Sweet and Sour Tamarind Soup (Canh chua)
Canh chua is a popular Vietnamese soup originating from the Mekong Delta region. It’s characterized by its contrasting flavors – sour, sweet, and savory. The soup incorporates ingredients such as seafood (eel, shrimp, snakehead, catfish), tomatoes, okra, pineapple, tamarind, bean sprouts, and fresh herbs with a tangy flavor.
Traditionally, canh chua is served either with rice vermicelli noodles or with a side of steamed jasmine rice. There are numerous versions of the soup depending on the ingredients used in it – besides fish, it can be made with water spinach, chicken, bamboo shoots, mustard greens, pork, or beef.
Tekwan is a traditional Indonesian fish ball soup. The essential component of the dish are tekwan fish balls, from which the dish derives its name. Usually made with fish paste, tapioca, and flour, they are boiled or fried before being added to the soup.
The broth is usually fish or shrimp-based, and mushrooms, dried lily flowers, slices of jicama, garlic, and scallions are subsequently added and served with tekwan. Some varieties of the dish also include vermicelli noodles and other vegetables. The origin of tekwan is believed to be the city of Palembang, located in South Sumatra, from where this delicious soup has spread across the country.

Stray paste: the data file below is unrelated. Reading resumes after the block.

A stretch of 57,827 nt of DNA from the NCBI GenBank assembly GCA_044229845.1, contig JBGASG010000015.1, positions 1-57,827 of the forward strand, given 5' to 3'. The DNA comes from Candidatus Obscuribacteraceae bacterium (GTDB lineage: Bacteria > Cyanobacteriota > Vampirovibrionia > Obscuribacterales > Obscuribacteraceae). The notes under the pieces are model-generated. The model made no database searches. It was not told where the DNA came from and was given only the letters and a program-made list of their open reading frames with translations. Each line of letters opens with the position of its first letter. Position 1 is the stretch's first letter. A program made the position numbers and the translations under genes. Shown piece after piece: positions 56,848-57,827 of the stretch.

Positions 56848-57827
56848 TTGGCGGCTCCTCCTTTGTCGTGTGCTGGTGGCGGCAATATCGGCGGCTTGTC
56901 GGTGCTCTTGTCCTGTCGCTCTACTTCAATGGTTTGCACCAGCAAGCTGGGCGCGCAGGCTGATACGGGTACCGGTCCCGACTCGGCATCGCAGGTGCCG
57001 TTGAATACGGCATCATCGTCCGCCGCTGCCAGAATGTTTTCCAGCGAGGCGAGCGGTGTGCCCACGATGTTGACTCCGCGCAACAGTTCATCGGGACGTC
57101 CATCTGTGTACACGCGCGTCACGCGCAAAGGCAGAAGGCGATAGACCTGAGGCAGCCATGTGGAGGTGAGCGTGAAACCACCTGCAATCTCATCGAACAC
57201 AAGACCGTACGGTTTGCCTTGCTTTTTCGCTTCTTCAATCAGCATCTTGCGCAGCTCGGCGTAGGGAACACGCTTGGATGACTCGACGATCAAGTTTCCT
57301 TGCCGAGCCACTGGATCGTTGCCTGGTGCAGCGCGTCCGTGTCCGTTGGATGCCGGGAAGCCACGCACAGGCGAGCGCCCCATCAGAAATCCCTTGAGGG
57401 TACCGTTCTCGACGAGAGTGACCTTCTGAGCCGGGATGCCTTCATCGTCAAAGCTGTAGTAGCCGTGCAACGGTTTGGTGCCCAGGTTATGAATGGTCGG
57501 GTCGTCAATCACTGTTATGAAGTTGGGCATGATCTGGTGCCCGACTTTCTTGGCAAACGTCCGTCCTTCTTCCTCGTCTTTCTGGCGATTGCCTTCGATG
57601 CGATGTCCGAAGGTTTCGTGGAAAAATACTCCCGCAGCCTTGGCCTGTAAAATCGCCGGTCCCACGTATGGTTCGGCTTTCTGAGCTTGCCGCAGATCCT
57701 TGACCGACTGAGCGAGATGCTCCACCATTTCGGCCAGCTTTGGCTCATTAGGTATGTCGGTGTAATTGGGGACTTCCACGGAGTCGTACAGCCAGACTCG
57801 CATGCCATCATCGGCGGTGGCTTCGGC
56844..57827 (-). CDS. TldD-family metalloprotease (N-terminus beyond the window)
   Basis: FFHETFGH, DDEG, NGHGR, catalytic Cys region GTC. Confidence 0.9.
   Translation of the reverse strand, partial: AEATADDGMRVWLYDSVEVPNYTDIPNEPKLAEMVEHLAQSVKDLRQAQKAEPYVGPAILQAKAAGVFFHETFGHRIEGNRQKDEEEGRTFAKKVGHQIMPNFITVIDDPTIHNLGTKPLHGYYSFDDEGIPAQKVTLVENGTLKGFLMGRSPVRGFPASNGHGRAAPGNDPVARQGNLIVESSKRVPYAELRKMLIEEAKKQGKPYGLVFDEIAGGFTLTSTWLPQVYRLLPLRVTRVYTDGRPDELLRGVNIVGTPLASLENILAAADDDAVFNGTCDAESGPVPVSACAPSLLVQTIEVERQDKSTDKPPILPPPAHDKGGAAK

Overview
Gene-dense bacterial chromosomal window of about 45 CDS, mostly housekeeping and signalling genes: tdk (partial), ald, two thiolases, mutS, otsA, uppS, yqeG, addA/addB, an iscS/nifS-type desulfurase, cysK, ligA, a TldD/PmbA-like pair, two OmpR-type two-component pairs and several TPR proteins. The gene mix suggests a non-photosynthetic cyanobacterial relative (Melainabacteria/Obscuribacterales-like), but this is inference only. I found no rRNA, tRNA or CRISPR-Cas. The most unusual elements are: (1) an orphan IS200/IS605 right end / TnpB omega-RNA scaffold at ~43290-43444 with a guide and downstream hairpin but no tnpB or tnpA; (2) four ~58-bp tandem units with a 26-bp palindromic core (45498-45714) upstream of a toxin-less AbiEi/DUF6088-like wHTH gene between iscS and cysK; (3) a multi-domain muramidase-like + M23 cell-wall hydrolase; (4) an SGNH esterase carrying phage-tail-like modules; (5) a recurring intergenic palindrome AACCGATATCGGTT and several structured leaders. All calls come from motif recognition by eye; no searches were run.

Crowned as the unofficial national dish of Burma, mohinga is a fish and rice noodle soup that can, depending on the region, be enriched with an array of different ingredients by adding them to the soup or using them as a dressing or garnish. When it comes to the origin, various accounts exist, some of them dating as far back to the first century.
By the 19th century, mohinga was regarded as a working-class meal due to its low cost, but over time, it has become so popular that today it can even be purchased as a ready-made soup. Although this fish soup is typically consumed for breakfast, it evolved into an all-day dish that is traditionally sold by street hawkers and roadside sellers.
Sliced Fish Soup
Sliced fish soup is a traditional fish soup originating from Singapore. There are many variations, but it’s often made with a combination of fish such as grouper, minced pork, cabbage, tofu, tomatoes, fish stock, salt, white pepper, sesame oil, cornstarch, soy sauce, and Shaoxing wine.
The fish and meat are marinated, sautéed, and then cooked into a soup with the vegetables and seasonings. If desired, cooked noodles can also be added to the soup. Sliced fish soup is a staple at hawker centers across the country and it’s believed that the dish was created by the Teochew people.
Fish soup bee hoon
The main elements of this Singaporean soup include a flavorful fish-based broth that is enriched with milk and spices, bee hoon noodles (rice vermicelli), fried or boiled fish heads or fish slices, and mustard greens. Garoupa, snakehead, pomfret, and batang are the most common types of fish used in this dish, and the fish stock is occasionally flavored with brandy or rice wine.
This hearty soup is a classic hawker-style dish that is usually served garnished with fresh scallions. In 2010, CNN mentioned this soup as one of the forty must-try dishes in Singapore.
According to tasteatlas.com